Milwaukee Ghost Stories

newhall_house_fireBrutal murders, huge fires, unexplained suicides and other true hauntings litter Milwaukee’s history. Some believe the victims of these tragedies were never quite able to leave the city behind.

Allison Jornlin of told the Trib a couple of Milwaukee’s best ghost stories.

Skylight Music Theatre In 1959, WTMJ Public Relations Executive Clair Richardson founded the Skylight Music Theatre with the mission to bring cultural variety to Milwaukee. Richardson was a quirky man with a larger than life personality and a unique last wish: to be buried underneath the Skylight stage so that, “His successors would know that all decisions were made over his dead body,” according to Jornlin. Richardson’s colleagues honored his last wish in 1993 and created a small shrine complete with his urn underneath the stage at Skylight’s new location in the Broadway Theatre. The shrine included many of Richardson’s personal belongings and a spotlight that shines on the urn and is meant to never go out.

But just months after Richardson’s urn arrived in the theater, the crew began to have strange experiences. One night during a live performance, stage lights began malfunctioning and stopped responding to the crew’s commands. A stagehand then went underneath the stage to find Richardson’s bulb had burnt out. Immediately after he replaced the bulb, the lights began working correctly and crewmembers experienced no further problems. Checking Richardson’s spotlight became a tradition before live performances. Last fall during a performance of “Avenue Q” a smoke machine malfunctioned filing the theater with fog and set off the alarm system. The theater was evacuated and the Milwaukee Fire Department showed up to investigate. When staff members went back into the theater, they discovered the bulb in Richardson’s spotlight was out.

Hilton Garden Inn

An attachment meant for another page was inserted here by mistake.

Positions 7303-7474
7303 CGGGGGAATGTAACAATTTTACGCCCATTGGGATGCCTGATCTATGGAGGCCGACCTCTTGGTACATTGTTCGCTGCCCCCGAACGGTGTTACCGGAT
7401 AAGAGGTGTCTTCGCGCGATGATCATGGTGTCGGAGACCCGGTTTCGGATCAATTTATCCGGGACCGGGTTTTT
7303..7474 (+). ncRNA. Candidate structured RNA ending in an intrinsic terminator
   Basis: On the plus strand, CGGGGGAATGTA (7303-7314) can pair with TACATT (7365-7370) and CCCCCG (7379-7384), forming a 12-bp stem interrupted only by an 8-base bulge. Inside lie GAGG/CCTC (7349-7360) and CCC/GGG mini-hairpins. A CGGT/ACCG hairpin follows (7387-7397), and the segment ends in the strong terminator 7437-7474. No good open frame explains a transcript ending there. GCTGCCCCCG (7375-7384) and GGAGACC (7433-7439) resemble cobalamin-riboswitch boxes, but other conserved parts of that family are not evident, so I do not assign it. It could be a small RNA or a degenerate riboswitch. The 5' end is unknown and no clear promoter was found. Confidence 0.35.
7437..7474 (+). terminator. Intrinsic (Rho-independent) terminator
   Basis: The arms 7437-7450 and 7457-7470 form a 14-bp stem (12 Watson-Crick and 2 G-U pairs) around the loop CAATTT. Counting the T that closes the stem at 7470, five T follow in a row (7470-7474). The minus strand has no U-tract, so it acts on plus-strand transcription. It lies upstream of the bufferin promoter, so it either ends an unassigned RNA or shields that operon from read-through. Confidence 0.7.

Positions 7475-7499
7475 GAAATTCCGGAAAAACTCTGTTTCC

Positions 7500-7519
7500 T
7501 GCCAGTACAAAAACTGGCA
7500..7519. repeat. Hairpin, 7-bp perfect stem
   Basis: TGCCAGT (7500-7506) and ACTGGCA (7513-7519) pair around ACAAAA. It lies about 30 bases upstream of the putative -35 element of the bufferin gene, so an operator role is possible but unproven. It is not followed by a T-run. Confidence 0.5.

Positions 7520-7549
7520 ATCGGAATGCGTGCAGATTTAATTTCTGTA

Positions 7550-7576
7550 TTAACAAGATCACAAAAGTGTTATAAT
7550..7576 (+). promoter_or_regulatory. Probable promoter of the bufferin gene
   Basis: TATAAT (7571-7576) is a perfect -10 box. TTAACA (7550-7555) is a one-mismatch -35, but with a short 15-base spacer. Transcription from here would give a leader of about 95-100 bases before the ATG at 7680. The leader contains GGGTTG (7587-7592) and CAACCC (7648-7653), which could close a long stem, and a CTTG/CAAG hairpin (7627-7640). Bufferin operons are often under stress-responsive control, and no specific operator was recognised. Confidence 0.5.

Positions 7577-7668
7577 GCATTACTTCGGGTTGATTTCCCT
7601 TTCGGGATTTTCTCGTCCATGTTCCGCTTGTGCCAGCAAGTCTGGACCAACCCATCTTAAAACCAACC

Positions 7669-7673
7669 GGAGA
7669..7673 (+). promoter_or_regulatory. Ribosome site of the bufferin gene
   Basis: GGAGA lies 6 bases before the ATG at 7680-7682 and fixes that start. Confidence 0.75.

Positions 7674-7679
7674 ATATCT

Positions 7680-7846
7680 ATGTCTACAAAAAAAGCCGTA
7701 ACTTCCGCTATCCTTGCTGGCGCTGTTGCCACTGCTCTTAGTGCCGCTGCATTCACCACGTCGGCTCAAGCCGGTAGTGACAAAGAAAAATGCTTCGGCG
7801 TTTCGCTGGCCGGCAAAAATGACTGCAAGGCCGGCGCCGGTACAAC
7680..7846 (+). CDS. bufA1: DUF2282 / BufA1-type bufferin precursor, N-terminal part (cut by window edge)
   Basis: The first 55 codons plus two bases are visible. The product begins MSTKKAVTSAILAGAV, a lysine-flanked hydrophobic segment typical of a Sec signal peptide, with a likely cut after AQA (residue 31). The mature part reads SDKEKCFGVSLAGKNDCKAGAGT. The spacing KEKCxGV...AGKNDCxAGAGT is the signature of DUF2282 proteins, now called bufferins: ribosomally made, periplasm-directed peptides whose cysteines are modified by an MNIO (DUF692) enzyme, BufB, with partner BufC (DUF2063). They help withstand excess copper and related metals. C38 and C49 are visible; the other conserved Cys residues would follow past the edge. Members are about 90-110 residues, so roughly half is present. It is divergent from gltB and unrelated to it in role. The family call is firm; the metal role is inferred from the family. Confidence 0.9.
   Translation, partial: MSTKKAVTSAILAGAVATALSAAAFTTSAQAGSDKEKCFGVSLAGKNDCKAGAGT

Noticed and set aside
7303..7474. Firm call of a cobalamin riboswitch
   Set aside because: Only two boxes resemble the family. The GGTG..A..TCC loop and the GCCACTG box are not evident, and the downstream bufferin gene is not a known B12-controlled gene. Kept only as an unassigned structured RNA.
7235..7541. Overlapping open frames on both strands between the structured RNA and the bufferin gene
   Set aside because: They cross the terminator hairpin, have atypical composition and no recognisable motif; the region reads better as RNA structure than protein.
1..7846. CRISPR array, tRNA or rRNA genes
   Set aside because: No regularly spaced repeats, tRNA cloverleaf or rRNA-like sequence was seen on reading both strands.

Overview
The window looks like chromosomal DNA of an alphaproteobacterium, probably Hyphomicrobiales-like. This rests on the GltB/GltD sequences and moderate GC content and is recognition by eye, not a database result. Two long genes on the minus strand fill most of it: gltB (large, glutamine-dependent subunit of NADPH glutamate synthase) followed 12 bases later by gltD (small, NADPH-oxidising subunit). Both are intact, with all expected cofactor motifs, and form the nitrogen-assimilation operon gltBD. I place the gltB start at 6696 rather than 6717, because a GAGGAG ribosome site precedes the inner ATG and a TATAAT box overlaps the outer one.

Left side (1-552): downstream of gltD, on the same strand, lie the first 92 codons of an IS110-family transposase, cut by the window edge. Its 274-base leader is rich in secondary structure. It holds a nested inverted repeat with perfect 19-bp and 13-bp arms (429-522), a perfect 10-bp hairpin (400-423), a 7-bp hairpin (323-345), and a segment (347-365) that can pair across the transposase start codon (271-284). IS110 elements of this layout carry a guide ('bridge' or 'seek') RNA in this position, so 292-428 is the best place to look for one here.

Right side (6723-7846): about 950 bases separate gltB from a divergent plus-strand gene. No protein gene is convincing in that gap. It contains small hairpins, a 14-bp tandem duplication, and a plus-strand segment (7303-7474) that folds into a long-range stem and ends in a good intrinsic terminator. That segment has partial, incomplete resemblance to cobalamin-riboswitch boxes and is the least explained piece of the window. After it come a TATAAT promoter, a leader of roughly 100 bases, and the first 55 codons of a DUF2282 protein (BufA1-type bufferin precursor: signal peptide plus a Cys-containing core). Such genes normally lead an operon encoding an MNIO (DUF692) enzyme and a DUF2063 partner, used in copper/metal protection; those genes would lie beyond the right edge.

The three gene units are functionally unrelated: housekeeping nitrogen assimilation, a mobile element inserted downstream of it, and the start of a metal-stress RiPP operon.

In 1833 the current location of the Hilton Garden Inn at 611 N. Broadway was the site of a grizzly hotel fire, claiming the lives of over 90 guests and destroying Milwaukee’s most prestigious hotel. From the day the Newhall House opened its doors, it was known for two things: its opulence and its fires. The hotel experienced so many fires that the Milwaukee Fire Department identified it as a “tinder box.” Because of the frequency of Newhouse’s fires, the hotel owner developed a controversial policy. The policy stated that when a fire occurred, staff members should try to put it out quietly, never disturbing the guests or alerting them about the growing fire. That policy, along with the Newhall House, went up in flames on January 10, 1883.  When the flames began, staff members did as they were told, but the fire was stronger than any other in the hotel’s history. As the fire grew and guests began to panic, many people began jumping out of windows on the upper floors, becoming entangled in the newly installed telegraph wires. One account states that a fire fighter was seriously injured when a man jumping from a window landed on top of him just moments after exiting his vehicle. By the next morning, the Newhall House had been reduced to a smoldering pit. Officials weren’t able to identify many remains because of the fire’s heat and intensity , but it’s estimated that 90 people perished. Over the years the property served many different purposes, but was restored to its original role as a hotel in 2012 with the opening of the Hilton Garden Inn. Claims of paranormal activity have been made throughout building, namely in rooms 326 and 201. In 326, maids say they’ve had their hair pulled and the sensation of being constantly watched. On one occasion, a manager entered 326 alone, walked around the room after hearing voices and strange sounds. He didn’t see anything out of order until he was leaving. On a mirror by the door was a large, smeary handprint. Similar claims were made in 201, where the bathroom door has been observed opening and closing on its own.